Solving Organizational Challenges in Lightroom 503/26/2015
Photographer and educator Tim Grey was invited to the B&H SuperStore’s Event Space to talk to customers about the file management challenges related to using the Adobe Lightroom software. In this 97-minute discussion, Grey shows us how to overcome common difficulties that many of us have when moving images, folders, and external drives around with our precious photos, by outlining common issues and presenting solutions. Grey says that many issues with Lightroom management come early on, when users prematurely jump into Lightroom head-first without a solid organizational plan. He also discusses the huge pitfalls that can occur if you place your images into Lightroom and then perform file management externally to the Lightroom software.
Starting with a clear explanation of the Lightroom catalog system, Grey discusses the why and when of backing up your Lightroom catalog before moving into analyzing specific challenges. He discusses setting up the metadata tab inside Lightroom to customize your Lightroom experience and he shows the audience how to save RAW image sidecar backup .XMP files to preserve metadata outside of the Lightroom files, before explaining the advantages and disadvantages of that option.
Grey gets into the details of what metadata is shared between editing and file-management programs like Adobe Bridge. Some metadata is Lightroom specific—not used by other programs. It is beneficial to be aware of what is attached to the files when they are viewed outside of Lightroom by other photo-editing software. Also, the way programs see the metadata information may be very different. For instance, Adobe Bridge and Adobe Lightroom see assigned image color labels completely differently. Also, “pick flags” in Lightroom are not recognized by Bridge and other software, but star ratings are.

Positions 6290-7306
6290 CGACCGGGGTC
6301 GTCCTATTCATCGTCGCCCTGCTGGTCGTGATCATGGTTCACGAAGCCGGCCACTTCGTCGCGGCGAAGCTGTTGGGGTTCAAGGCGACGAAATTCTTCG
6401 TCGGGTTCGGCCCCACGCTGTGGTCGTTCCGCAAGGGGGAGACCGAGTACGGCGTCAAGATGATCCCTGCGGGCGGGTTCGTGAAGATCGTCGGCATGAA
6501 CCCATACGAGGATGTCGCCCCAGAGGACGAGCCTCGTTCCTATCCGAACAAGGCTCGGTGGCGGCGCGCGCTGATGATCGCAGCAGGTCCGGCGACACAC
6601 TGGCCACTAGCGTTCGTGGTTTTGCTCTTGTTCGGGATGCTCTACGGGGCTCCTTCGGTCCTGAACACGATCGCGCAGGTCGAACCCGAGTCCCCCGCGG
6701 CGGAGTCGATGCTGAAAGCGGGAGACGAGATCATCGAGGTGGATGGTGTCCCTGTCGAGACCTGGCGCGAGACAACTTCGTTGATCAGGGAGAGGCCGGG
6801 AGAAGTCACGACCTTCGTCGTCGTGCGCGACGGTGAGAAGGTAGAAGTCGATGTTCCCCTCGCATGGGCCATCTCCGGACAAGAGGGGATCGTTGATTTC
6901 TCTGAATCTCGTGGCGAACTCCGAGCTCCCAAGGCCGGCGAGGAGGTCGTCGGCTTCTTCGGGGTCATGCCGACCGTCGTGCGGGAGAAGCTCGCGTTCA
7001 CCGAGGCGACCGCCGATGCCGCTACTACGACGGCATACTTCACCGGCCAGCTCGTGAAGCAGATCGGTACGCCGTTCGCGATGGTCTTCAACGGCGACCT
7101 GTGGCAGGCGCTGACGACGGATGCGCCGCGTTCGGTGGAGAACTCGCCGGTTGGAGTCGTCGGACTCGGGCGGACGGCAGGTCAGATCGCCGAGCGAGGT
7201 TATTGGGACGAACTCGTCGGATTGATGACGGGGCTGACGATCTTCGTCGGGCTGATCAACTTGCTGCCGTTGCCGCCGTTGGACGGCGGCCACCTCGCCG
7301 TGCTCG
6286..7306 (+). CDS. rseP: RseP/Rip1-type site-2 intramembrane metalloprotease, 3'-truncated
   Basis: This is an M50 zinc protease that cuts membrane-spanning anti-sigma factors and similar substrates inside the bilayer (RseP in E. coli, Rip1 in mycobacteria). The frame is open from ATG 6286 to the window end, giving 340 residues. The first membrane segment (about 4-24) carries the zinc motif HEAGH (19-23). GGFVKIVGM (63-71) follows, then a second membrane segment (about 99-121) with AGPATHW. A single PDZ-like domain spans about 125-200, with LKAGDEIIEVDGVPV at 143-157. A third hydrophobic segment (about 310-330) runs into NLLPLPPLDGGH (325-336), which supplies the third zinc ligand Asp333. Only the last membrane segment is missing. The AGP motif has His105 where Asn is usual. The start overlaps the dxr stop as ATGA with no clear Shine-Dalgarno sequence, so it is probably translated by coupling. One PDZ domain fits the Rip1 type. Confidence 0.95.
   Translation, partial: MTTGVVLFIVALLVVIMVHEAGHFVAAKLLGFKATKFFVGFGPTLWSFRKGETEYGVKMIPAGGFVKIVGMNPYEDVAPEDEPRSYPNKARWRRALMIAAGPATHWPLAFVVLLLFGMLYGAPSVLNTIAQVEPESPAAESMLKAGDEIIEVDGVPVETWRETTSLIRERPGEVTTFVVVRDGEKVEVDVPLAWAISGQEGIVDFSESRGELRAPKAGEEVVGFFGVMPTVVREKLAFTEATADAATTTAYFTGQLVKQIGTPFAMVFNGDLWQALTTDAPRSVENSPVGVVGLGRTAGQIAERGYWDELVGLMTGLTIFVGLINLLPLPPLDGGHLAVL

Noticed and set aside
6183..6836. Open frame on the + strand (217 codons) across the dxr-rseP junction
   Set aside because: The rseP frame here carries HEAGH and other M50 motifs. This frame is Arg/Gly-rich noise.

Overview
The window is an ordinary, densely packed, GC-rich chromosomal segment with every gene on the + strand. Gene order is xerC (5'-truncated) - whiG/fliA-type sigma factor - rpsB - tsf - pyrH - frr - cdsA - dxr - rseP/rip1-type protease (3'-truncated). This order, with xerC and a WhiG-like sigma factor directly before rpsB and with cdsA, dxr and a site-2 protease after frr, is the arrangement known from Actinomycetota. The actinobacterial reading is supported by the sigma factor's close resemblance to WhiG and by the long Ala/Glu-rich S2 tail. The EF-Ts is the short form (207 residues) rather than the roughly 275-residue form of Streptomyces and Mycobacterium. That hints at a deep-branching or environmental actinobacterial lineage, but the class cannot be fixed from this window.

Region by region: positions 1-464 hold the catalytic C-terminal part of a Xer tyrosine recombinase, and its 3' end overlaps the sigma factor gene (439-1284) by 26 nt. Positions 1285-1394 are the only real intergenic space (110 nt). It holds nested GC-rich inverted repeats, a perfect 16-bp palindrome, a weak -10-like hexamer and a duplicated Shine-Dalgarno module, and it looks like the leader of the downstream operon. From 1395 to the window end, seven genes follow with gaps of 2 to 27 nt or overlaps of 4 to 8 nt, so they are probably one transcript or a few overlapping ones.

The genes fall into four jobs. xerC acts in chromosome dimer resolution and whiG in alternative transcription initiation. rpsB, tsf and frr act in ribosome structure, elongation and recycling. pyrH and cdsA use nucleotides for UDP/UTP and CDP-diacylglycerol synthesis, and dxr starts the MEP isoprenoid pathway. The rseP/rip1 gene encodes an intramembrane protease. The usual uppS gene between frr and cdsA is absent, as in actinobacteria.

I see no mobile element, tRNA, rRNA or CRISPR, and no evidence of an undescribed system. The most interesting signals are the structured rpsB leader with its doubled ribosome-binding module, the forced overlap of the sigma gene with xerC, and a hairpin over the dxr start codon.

Did you forget to change the time stamp on your camera when you traveled to Europe last year? Grey shows us how to manipulate the metadata to show the correct time you took a photograph. [My solution: I set my camera to GMT and never change it.]
What is the number one cause of missing photos in Lightroom? Grey tells us it's “The Photographer.” He then shows us how to locate missing files and folders and recover them back to the Lightroom catalog. Grey also discusses file and folder renaming before diving into the sometimes-controversial topic of Lightroom folder structure as he gives a few moments of discussion to both the location and date-driven Lightroom folder setups.
After discussing backup and synchronization options, Grey finishes his lecture with pointers and tips for photographers using multiple Lightroom catalogs and multiple hard drives.
This was an informtive session. One thing thatI don't know about is if I still have my camera mounted as a drive on my Windows computer, if Lightroom will move the images from the camera SD/CF to the computer's disk. What would happen if I reformat the SD or CF? My guess is that the photos would be lost. But I use the manufacturer's utility to move the images from the camera to the computer and then use Lightroom to import the images.
I started using Lightroom as a photographer using film (that stuff that digital is supposed to replace). As a software developer, I appreciate the database capabilities of Lightroom to manage the photographs. When I first started photography in 1980, I used a film filing labeling of YY-Roll (Year and a sequential film roll numbers). In 1980, Y2K was not a concern, so I used the last two digits of the year. I continue to do so since I know what century I shot the film in.
I would first recommend using good card reader to import your files instead of importing directly from your camera. With Lightroom 5 system's autoplay correctly configured, inserting the card into the reader will automatically launch Lightroom and open the Import dialog. This is not so easy to arrange when connecting a camera. If you are importing your images from a memory card, the ‘Import’ module gives you only 2 options. Either ‘Copy as DNG’ or ‘Copy.’ The other two options, ‘Move’ and ‘Add’ will not be accessible for you to choose when importing from a memory card. This is designed to force you to protect you in case you do accidently reformat your card after you have added the images to your library, but forgot to copy or move them to another location, like your internal drive or an external hard drive, for example.